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On page 4 of Many Lives of Lattice Theory the author wrote: "Two equivalence relations on a set are said to be independent when every equivalence class of the first meets every equivalence class of the second." I fail to understand this definition, because in lattice of partitions we define meet and join of sets of equivalence classes, not individual classes.

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up vote 1 down vote accepted

An equivalence class is a set, so it makes sense to talk about the intersection with other sets.

Yes, intersection of sets of equivalence classes can also be defined, but here they are not used.

If you are actually interested in why this definition is used, you need to give more context.

Edited to add:

At the end of the paragraph cited in the question Rota explains: "Two equivalence relations are independent when the answer to either question gives no in- formation on the possible answer to the other question." (The question is: In which equivalence class of the equivalence relations does my object lie?)

So he gives the definition and the motivation. Your problem seems to be that in other contexts one is interested in other definitions which is true, but so what?

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Regarding set intersection a property that one is usually interested in is disjointness. Is what Rota saying: "every equivalence class intersects (that is not disjoint) with the other"? – Tegiri Nenashi Oct 7 '11 at 23:01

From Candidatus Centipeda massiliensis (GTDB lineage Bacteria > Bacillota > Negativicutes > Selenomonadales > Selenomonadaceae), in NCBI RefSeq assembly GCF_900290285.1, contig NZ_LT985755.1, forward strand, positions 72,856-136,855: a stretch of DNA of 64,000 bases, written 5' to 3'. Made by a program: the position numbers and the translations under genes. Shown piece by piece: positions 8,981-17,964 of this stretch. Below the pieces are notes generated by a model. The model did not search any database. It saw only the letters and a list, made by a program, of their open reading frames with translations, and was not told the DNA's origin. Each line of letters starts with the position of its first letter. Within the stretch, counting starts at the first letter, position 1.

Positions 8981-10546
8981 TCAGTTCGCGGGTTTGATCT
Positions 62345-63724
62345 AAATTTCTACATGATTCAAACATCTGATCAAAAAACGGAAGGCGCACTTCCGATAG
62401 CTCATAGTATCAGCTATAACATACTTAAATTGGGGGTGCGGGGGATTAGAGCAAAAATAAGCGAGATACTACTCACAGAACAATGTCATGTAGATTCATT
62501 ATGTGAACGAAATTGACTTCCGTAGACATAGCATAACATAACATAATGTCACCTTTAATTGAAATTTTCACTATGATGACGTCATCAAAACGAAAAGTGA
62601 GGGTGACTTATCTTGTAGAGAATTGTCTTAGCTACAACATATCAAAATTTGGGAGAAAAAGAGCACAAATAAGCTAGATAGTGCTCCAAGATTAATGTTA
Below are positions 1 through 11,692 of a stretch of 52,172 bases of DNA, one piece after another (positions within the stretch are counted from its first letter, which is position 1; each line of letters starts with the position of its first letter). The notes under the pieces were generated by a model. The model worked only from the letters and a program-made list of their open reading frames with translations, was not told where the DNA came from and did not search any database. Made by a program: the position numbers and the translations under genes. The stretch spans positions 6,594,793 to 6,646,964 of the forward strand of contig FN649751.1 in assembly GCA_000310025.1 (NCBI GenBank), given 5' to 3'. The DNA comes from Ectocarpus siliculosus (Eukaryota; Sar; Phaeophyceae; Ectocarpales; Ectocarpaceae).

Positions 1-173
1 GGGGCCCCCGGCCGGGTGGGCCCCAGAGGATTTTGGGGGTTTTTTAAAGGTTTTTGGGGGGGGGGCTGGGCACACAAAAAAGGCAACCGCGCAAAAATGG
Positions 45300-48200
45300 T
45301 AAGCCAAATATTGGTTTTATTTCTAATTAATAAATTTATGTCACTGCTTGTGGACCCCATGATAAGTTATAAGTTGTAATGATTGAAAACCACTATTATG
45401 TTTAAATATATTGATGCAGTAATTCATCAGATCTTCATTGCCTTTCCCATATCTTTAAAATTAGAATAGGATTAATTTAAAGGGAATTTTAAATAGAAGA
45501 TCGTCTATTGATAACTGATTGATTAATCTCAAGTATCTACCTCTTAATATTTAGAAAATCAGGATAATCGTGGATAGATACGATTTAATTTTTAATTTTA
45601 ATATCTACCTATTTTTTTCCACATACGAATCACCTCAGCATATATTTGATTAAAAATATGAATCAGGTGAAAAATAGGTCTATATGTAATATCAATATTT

Yes, every equivalence class of the first equivalence relation has an element in common with every equivalence class of the second equivalence relation. There are no disjoint classes between the two equivalence relations. – Phira Oct 7 '11 at 23:23
My confusion was about Rota usage of "meet" as relation (as opposed to function) in the paper about lattices. I'm simply not aware of "meet" being synonymous with "have at least one element in common" anywhere in math literature. If you exhibit one, I would happily mark your entry as answered. – Tegiri Nenashi Oct 8 '11 at 0:12
The paper of Rota is the example because he explains it in the paragraph following the sentence. But the google search ("A meets B" "not disjoint" sets) provides other examples. – Phira Oct 8 '11 at 0:15
Cool. I was misguided into checking up antonyms of "disjoint" at, and not surprisingly, found "join"(not meet!) – Tegiri Nenashi Oct 8 '11 at 0:23

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